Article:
If David Prowse Voiced Darth Vader It Would Have Been The Worst Thing Ever
Darth Vader has one of the most recognisable voices in any film - that menacing voice, those scary deep breaths. He is one of the most famous villains in film history - partly because you can't see his face (until the end, that's an anti-climax), and so his voice becomes even more important. Darth Vader's journey, from light to dark and then to light again is the common thread throughout the Star Wars series.
But did you know the man underneath the mask was actually David Prowse, a 6ft 5 bodybuilder from Bristol?
He filmed all Darth Vader's scenes but was dubbed over by classically trained actor James Earl Jones in post-production. David didn't even know that his voice wasn't going to be used in the final cut until he saw Star Wars: A New Hope! And thank God for that. Take a look at what it would have been like if they'd used his voice.
George Lucas chose David for his height and build, but had never intended to use his onset vocal performance, as his distinctive Bristol accent is frankly just not scary. It's like a dodgy home made equivalent with his tones.
"Is that it?" one producer remembers thinking when he heard Prowse's voice in Darth Vader's costume, clearly unimpressed.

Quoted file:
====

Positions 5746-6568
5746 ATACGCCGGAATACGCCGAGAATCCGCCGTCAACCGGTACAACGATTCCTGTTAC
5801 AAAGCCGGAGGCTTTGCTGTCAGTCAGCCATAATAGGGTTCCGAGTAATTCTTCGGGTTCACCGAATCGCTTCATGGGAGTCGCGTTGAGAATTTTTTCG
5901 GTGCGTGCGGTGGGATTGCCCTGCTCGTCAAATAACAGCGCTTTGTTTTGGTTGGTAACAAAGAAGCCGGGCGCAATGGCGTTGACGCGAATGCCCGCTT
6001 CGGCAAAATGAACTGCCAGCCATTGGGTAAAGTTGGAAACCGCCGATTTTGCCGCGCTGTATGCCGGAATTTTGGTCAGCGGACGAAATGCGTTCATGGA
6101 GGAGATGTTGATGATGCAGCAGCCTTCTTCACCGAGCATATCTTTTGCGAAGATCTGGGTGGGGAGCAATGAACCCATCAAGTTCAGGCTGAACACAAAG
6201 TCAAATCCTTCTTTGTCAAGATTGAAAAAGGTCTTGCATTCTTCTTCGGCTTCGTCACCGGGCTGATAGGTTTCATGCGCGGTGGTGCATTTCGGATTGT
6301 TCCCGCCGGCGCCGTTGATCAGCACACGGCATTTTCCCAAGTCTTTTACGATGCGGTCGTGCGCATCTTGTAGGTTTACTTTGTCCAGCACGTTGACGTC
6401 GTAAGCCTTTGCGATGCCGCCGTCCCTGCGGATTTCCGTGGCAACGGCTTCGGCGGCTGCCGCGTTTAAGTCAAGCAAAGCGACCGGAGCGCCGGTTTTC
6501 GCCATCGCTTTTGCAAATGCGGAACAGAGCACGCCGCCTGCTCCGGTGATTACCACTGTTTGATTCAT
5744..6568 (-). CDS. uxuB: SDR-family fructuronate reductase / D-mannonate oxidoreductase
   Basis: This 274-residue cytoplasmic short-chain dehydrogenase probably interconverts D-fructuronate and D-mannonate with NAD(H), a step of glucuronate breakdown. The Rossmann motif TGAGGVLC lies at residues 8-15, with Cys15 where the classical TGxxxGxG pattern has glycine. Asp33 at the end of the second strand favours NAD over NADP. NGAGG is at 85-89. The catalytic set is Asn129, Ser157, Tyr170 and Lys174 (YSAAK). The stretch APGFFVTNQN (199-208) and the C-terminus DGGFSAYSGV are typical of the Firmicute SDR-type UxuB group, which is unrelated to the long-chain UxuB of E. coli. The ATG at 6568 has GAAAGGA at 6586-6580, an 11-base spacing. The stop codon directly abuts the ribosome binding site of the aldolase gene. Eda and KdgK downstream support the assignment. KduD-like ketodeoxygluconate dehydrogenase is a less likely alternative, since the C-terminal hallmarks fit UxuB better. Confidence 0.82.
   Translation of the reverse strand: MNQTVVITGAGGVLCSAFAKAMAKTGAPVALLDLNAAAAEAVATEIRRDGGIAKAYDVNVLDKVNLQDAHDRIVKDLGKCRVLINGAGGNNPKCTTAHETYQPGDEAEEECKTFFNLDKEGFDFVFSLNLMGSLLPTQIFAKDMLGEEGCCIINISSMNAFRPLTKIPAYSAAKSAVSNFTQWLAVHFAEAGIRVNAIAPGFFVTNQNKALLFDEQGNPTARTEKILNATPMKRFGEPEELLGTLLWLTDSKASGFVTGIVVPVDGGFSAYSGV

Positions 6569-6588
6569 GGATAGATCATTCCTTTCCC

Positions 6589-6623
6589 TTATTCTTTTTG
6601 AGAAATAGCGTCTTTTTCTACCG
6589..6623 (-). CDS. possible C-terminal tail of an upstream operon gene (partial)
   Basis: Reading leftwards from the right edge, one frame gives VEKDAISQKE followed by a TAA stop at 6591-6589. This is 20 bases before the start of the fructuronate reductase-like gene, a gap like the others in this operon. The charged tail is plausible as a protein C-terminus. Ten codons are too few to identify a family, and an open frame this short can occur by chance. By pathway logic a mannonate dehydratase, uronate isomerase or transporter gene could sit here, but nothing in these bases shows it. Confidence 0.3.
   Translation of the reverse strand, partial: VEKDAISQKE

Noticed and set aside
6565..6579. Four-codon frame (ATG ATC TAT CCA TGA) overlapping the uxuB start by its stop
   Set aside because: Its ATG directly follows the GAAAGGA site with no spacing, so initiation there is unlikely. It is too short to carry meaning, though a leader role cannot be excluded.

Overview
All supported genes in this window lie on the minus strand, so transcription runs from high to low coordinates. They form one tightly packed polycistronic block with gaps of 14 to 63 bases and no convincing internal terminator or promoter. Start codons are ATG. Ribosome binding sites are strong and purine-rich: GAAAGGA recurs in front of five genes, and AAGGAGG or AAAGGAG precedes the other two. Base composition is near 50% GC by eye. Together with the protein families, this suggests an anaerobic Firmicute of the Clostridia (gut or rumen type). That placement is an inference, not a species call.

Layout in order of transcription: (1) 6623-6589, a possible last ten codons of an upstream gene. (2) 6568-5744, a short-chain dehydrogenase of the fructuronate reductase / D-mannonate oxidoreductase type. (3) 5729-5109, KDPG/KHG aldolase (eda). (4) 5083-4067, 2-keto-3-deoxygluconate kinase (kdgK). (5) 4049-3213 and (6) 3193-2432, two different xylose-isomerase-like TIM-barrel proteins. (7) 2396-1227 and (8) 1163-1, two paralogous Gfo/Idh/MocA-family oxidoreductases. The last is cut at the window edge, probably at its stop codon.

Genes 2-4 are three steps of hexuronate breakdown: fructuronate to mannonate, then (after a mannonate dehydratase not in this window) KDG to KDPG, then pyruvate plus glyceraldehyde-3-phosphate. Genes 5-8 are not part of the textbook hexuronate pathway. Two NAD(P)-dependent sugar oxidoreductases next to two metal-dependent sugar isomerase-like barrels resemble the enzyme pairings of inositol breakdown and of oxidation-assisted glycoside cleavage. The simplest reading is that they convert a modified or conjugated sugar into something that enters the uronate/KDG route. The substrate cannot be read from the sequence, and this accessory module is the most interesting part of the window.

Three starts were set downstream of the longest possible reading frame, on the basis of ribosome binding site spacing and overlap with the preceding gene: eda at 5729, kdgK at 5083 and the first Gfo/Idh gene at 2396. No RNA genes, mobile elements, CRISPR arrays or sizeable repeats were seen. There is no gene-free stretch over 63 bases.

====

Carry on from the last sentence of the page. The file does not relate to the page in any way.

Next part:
Lucas wanted a darker voice for Darth Vader in terms of timbre, revealed James Earl Jones, and the rumour is that he thought first of Orson Welles, before deciding he was too well-known.
In Jamie Strangroom's YouTube series These Are The Actors You're Looking For! he tracks down some of the less well-known stars of Star Wars to have a chat. In David's Hollywood Cabin, Jamie talks to the real Darth Vader about how he feels no ill-will towards being dubbed over.
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Orite my lovely! Credit: Lucasfilm
In the video, Prowse reveals his bodybuilding prowess helped out the producers when they were talking about how to throw the Emperor off the balcony in Star Wars: Return of the Jedi. He said he could do it easily as he won the British heavyweight weightlifting championship in 1962, 1963 and 1964 - he only needed one take to make Ian McDiarmid go flying.
When he came to film Star Wars: Empire Strikes Back, knowing all his lines were going to be dubbed anyway, he played around with the dialogue.
When Han Solo and Princess Leia fly the Millennium Falcon into an asteroid field to escape the clutches of Darth Vader in the second film, instead of the infamous line, "Asteroids do not concern me, Admiral, I want that ship," David said, "Haemorrhoids do not concern me, I need a shit."
Props to the other people in the scene who kept a straight face!
C'mon George, this guy definitely deserves a cameo! In the meantime, Star Wars: Rogue One is screening at cinemas now.
Words Laura Hamilton
Main image credit: Lucasfilm
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